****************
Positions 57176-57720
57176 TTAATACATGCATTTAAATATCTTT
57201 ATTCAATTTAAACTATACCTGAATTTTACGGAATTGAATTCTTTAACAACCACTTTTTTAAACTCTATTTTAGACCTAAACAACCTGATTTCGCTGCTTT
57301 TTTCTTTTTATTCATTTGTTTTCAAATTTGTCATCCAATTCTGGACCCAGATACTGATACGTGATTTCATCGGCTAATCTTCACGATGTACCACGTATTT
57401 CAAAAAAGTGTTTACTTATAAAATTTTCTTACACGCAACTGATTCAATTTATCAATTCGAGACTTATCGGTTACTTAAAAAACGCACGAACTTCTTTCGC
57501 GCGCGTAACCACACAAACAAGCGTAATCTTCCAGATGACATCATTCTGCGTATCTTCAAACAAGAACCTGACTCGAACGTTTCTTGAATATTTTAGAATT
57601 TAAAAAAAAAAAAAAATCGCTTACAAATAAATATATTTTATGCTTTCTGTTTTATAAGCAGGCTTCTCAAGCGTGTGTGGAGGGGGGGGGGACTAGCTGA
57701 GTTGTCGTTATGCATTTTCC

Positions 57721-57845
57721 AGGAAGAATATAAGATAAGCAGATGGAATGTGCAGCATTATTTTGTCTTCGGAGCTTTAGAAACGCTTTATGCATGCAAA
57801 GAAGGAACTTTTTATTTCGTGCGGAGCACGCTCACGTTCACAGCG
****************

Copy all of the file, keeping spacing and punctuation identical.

Positions 57176-57720
57176 TTAATACATGCATTTAAATATCTTT
57201 ATTCAATTTAAACTATACCTGAATTTTACGGAATTGAATTCTTTAACAACCACTTTTTTAAACTCTATTTTAGACCTAAACAACCTGATTTCGCTGCTTT
57301 TTTCTTTTTATTCATTTGTTTTCAAATTTGTCATCCAATTCTGGACCCAGATACTGATACGTGATTTCATCGGCTAATCTTCACGATGTACCACGTATTT
57401 CAAAAAAGTGTTTACTTATAAAATTTTCTTACACGCAACTGATTCAATTTATCAATTCGAGACTTATCGGTTACTTAAAAAACGCACGAACTTCTTTCGC
57501 GCGCGTAACCACACAAACAAGCGTAATCTTCCAGATGACATCATTCTGCGTATCTTCAAACAAGAACCTGACTCGAACGTTTCTTGAATATTTTAGAATT
57601 TAAAAAAAAAAAAAAATCGCTTACAAATAAATATATTTTATGCTTTCTGTTTTATAAGCAGGCTTCTCAAGCGTGTGTGGAGGGGGGGGGGACTAGCTGA
57701 GTTGTCGTTATGCATTTTCC

Positions 57721-57845
57721 AGGAAGAATATAAGATAAGCAGATGGAATGTGCAGCATTATTTTGTCTTCGGAGCTTTAGAAACGCTTTATGCATGCAAA
57801 GAAGGAACTTTTTATTTCGTGCGGAGCACGCTCACGTTCACAGCG